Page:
The behaviorists would explain over eating as a learned behavior via direct reinforcement, imitation, and other learned behavior. And that eating is a self rewarding behavior.
The cognitive theorists would consider overeating as having its roots in the cognitive processes and that we think or believe certain things and eating is the manifestation of those cognitive processes.
Two major eating disorders are anorexia nervosa and Bulimia nervosa
Anorexia nervosa is an eating disorder in which the person becomes severely underweight because of self-imposed restrictions in eating. The APA diagnosis of this disorder includes the intense fear of being overweight and the loss of 15% of body weight without any physical problems that would account for it. Although both sexes are represented in this disorder more females present with this disorder. It is estimated 1% of the female teenage population is affected by anorexia. The person literally starves themselves, often times, to death. The anorexic will either ignore or is not aware that they are not ingesting enough to maintain a healthy state. Their self-perceptions are extremely disoriented. They view themselves as appearing differently than others. When they look in the mirror they appear to not see themselves as others do. They see fat where there is none, they a poor at self monitoring and evaluation. Causes seem to be related to societal pressures to be thin as well as culture as that it is a disorder that is mainly in the Western Americian/Europeon culture.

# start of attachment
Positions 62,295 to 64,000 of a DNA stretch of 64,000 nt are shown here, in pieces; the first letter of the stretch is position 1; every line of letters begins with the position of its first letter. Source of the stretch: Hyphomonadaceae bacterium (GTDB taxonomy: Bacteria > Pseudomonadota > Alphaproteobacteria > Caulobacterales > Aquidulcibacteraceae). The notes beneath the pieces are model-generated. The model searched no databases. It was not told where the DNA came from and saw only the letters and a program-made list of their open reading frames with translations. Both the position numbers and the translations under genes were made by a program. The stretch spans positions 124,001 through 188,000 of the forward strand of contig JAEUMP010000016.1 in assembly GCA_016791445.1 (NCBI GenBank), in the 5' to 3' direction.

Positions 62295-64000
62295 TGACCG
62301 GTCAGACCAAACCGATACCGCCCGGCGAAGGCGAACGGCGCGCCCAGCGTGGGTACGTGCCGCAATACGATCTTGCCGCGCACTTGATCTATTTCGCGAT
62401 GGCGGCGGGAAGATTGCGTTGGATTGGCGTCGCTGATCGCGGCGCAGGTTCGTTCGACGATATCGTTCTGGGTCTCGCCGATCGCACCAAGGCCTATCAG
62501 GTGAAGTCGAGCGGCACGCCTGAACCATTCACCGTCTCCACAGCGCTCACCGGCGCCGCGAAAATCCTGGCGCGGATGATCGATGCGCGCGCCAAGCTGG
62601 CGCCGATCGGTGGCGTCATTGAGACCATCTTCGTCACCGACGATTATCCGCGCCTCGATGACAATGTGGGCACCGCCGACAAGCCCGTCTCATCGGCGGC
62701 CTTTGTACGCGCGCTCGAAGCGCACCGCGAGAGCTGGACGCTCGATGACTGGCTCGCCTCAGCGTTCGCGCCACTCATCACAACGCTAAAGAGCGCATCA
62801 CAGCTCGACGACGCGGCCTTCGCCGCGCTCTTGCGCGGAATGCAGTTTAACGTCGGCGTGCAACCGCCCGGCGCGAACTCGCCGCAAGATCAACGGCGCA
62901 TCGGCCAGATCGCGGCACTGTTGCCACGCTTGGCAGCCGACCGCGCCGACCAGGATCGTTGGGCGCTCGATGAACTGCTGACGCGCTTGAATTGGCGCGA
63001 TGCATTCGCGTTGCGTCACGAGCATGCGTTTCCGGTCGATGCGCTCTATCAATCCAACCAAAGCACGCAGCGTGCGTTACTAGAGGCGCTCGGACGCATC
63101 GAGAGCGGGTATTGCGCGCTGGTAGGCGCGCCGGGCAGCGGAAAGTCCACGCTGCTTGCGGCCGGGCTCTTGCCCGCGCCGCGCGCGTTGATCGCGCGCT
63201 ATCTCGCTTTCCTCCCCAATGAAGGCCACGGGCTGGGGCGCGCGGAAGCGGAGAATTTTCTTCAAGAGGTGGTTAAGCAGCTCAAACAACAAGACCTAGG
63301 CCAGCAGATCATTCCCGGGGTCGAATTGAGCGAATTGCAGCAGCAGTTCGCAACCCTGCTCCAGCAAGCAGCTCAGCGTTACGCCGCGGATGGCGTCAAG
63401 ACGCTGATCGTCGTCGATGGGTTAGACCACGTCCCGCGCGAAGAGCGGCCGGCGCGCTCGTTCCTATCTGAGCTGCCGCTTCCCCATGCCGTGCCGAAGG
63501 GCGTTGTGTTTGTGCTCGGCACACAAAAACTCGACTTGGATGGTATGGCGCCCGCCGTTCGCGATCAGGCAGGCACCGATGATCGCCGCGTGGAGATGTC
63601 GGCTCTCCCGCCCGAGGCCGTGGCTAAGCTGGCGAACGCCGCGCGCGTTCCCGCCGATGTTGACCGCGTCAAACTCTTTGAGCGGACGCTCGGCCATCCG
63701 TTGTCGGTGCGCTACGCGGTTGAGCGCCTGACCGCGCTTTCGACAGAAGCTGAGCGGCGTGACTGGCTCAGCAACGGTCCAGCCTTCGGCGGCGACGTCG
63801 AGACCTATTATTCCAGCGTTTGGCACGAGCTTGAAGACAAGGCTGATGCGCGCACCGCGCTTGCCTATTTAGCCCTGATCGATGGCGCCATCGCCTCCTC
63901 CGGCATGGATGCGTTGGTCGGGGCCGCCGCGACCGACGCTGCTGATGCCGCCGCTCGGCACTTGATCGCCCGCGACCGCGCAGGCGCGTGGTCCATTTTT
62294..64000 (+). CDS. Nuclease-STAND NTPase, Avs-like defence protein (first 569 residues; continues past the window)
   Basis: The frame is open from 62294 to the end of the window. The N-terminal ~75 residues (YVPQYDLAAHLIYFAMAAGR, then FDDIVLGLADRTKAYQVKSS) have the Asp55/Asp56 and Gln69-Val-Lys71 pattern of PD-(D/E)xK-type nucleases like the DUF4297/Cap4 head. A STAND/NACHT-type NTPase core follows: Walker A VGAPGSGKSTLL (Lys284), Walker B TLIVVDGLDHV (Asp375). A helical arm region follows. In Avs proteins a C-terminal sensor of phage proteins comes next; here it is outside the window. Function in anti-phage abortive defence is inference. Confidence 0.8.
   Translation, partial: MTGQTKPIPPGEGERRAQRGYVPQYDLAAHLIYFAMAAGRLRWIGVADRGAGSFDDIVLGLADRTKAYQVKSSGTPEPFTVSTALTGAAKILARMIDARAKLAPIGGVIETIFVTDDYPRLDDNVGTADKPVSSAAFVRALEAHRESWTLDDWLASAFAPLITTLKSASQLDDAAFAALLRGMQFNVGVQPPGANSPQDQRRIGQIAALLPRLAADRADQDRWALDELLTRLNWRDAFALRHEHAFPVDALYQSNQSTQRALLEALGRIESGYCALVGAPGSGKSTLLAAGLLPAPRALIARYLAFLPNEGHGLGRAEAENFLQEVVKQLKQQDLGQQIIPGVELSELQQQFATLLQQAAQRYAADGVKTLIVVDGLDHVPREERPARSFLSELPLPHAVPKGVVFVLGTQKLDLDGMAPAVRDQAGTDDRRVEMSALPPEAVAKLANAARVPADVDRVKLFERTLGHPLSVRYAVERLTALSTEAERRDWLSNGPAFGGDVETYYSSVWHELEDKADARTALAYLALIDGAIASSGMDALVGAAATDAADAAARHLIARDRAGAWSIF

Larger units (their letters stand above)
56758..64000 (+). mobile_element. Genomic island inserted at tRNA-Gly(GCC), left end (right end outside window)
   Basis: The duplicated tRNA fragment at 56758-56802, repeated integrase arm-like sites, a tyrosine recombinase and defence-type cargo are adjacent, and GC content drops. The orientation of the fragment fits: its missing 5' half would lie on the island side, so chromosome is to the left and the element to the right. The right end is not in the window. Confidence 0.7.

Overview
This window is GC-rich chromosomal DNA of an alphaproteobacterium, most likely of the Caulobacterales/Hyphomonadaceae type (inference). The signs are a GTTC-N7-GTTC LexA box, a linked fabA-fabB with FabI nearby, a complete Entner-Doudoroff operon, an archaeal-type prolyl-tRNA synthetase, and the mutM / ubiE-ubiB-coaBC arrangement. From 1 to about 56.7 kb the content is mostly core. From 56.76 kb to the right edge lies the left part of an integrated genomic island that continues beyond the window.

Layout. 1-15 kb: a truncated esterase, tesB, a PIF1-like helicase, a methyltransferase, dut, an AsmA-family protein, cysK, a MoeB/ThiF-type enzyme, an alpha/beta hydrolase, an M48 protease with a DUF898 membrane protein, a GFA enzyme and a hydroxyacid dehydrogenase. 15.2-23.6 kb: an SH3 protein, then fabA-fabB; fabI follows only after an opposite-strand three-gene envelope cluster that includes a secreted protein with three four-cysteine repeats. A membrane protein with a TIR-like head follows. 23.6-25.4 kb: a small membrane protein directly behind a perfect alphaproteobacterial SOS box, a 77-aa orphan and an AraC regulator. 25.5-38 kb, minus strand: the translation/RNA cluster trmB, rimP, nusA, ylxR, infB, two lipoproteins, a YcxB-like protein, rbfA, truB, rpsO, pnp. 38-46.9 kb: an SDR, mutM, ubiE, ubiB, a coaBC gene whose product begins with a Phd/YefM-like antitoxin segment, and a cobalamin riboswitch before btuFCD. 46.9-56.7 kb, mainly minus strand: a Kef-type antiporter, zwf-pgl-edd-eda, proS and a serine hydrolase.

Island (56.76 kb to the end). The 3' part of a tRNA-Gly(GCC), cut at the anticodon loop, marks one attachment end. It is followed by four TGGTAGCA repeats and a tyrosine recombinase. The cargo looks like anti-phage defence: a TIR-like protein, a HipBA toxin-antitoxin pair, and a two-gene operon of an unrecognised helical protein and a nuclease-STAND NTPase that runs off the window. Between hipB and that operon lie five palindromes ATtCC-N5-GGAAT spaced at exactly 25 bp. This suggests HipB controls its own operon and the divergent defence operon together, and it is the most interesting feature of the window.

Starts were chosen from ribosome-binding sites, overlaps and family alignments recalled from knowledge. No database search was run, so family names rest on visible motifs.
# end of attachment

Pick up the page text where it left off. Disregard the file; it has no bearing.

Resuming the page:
Bulimia nervosa is a eating disorder that is manifested by eating large amounts of calorie rich food in a short time then purging the food by vomiting or using laxatives. This is contrasted to anorexia as often individuals with bulimia are within normal weight ranges. Sometimes the bulimic will ingest as much as 50,000 calories at one time in a short period. There are periods of binge eating which occur in secret. As with anorexia, cultural pressures seemed to be related as well as faulty thinking about food intake, distorted body perception and a tendency toward perfectionism. Also, worth noting is there seems to be genetic factors related as well.
Curiosity and exploration
The curiosity motive causes us to seek out a certain amount of novelty and complexity, and with not apparent motivation, we seek out and explore new environments. Young children prefer complex patterns over simple ones.
Some of the research suggests that our level of curiosity motive stays stable throughout our lifetime. The motivational theory of competence state that we are motivated to interact successfully with our environment.
Intrinsic motivation is behavior that results from interpersonal factors.
Extrinsic motivation is behavior that results for extra-personal factors. [what we can get]
Edward Deci  proposed his theory of intrinsic motivation. He suggested that we need to feel competent in controlling and interacting with our environment. And self-determination is can increase intrinsic motivated behavior.
Learned Social Motives
Henry Murray  contended that social motives are largely learned and he developed a list of basic social motives:
He and others suggest we are taught to maintain a certain level of the above. Further, we are taught and acquire behavior that allows us to achieve our learned social motives.
The level of intensity by which the person attempts to meet the learned social motives is determined both by individual and familial influences as well as by cultural and societal influences.
Research of fear of failure indicates that people who score low on the need for achievement tests also tend to have a high fear of failure.
Also, it has been shown that the need for affiliation increases during period of anxiety. Misery needs company. When given the choice of waiting in an anxious situation in a nice environment and alone or in a poor environment with others most would choose the later.
Psychology a Connectext 4th edition, Terry F. Pettijohn
Discovering Psychology, Don Hockenbury & Sandra Hockenbury
Social Psychology, 5th edition, Deaux Wrightsman